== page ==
Decorating Commands

Dev Diary

Last summer we started working on a new project that involves the e-commerce framework Sylius. As you might know, it makes use of state machines. A lot. This is fine as it’s easy to hook into them and that’s also what we did.

Michael Zangerle
3. August 2022
2 Minuten

In this project, there is also an ERP system involved that needs to be informed of e.g. new orders. When a new order gets created in Sylius we also want to push this information to the ERP system. We created a state machine listener and in the push method we call our custom ErpOderManager::push logic which then does all the necessary things to forward the order to the ERP system.

<?php declare(strict_types=1); namespace App\Sync\StateMachineListener; // ... final class PushOrderOnCreate { private ErpOrderManager $erpOrderManager; public function __construct(ErpOrderManager $erpOrderManager) { $this->erpOrderManager = $erpOrderManager; } public function push(OrderInterface $order): void { $this->erpOrderManager->push($order); } }

Register it as a service (in the service.yaml) and let the statemachine know about it:

winzou_state_machine: sylius_order: callbacks: after: push_to_erp: on: "create" do: [ "@App\\Sync\\StateMachineListener\\PushOrderOnCreate", "push" ] args: [ "object" ]

Perfect! This works like a charm, is easy to understand and consists of very little code.

But …

… unfortunately, this logic gets also executed when the fixtures get loaded. That’s something we don’t want. We want to differentiate between these two cases. Now we could have started fiddling around with environment variables, created a few helper scripts, enable all devs to connect to the review apps / testing environments; but there were quite a few “what ifs” coming up and just didn’t feel like a good thing to do (error-prone, complicated, cumbersome).

Service decoration

It turns out that the command to load fixtures in Sylius sylius:fixtures:load is a service and that’s a perfect use-case for the service decorator pattern in Symfony, as we want to execute something before and after calling it.

Therefore we created a new command to load fixtures, which just calls the original command. But before that, we can now check if the communication to the ERP is enabled, if so disable it and re-enable it after loading the fixtures with the normal Sylius command. By using the same name for the command nothing changed in the way normal Sylius applications load fixtures as well.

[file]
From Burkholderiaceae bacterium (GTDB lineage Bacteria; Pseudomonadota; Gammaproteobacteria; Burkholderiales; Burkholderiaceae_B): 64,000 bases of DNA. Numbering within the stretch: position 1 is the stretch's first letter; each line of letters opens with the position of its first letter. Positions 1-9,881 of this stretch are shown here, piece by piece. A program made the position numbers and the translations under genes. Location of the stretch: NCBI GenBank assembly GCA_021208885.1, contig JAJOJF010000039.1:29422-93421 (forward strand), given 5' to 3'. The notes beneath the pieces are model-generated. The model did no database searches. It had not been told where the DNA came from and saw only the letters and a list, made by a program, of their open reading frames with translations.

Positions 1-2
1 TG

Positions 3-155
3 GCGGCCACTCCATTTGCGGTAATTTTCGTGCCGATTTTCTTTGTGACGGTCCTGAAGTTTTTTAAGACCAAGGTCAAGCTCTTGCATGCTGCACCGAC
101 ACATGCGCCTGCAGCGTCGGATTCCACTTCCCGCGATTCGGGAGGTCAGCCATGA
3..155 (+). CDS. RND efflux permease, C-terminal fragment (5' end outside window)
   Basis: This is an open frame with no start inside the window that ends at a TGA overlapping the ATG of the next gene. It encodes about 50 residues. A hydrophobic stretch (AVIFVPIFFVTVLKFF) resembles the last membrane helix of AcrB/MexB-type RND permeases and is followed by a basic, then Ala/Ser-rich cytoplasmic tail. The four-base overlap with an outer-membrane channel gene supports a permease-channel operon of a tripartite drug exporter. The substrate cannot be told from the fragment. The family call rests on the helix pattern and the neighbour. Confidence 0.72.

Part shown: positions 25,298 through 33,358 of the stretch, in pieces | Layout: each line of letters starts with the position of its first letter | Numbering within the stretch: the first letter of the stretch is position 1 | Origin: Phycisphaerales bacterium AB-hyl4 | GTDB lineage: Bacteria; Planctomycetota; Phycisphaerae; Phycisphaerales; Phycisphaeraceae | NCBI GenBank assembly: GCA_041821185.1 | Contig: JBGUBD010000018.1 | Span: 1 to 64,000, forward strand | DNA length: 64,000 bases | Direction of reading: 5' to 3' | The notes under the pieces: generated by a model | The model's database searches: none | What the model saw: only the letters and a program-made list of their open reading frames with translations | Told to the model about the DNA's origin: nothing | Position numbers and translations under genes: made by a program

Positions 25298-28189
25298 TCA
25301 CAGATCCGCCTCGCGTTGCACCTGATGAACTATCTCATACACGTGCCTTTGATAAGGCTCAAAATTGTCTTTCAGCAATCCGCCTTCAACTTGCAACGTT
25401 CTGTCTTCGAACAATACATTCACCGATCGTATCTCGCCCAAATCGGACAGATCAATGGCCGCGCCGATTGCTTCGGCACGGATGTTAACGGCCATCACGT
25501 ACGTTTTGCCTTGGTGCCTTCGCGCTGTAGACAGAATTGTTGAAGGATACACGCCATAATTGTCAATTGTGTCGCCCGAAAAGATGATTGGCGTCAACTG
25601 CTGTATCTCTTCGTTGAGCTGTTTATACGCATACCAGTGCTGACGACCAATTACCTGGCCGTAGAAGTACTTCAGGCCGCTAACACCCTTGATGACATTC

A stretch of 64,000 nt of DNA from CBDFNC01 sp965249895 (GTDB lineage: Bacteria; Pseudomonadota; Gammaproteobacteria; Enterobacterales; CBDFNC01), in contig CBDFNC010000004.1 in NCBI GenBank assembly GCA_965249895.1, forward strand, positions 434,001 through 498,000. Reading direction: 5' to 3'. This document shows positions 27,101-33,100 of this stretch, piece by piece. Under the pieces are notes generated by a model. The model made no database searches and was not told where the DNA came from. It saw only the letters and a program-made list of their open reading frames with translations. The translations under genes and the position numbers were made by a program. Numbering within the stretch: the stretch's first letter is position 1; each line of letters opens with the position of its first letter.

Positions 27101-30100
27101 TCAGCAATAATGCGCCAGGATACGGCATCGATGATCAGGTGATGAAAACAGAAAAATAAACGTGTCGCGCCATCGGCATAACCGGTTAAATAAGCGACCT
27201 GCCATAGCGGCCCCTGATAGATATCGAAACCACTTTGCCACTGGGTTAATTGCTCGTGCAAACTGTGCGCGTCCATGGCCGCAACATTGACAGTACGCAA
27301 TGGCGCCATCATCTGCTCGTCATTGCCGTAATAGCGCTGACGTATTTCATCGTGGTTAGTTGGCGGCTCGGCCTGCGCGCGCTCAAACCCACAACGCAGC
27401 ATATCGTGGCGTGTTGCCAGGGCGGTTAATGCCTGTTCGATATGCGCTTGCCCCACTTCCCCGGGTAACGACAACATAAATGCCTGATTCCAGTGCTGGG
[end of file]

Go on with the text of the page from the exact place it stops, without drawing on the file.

<?php declare(strict_types=1); namespace App\Command; use Sylius\Bundle\FixturesBundle\Command\FixturesLoadCommand; // ... final class SyliusFixtureDecoratorCommand extends Command { protected static $defaultName = 'sylius:fixtures:load'; // ... public function __construct(FixturesLoadCommand $command, ErpClientInterface $erpClient) { parent::__construct(); $this->command = $command; $this->erpClient = $erpClient; } protected function configure(): void { $this ->setName('sylius:fixtures:load') ->setDescription('Loads fixtures from given suite') ->addArgument('suite', InputArgument::OPTIONAL, 'Suite name', 'default'); } protected function execute(InputInterface $input, OutputInterface $output): int { $erpCommunicationStatus = $this->erpClient->isErpCommunicationEnabled(); $this->erpClient->disableErpCommunication(); $this->command->setApplication($this->getApplication()); $exitCode = $this->command->execute($input, $output); if (true === $erpCommunicationStatus) { $this->erpClient->enableErpCommunication(); } return $exitCode; } }

Now the only thing that remains to be done is to add the decoration configuration in the service.yaml.

App\Command\SyliusFixtureDecoratorCommand: decorates: Sylius\Bundle\FixturesBundle\Command\FixturesLoadCommand arguments: - '@.inner' - '@App\Sync\Erp\ErpClientInterface'

That’s all there is to it! If you have any questions or would like to discuss details, please type us a message. 

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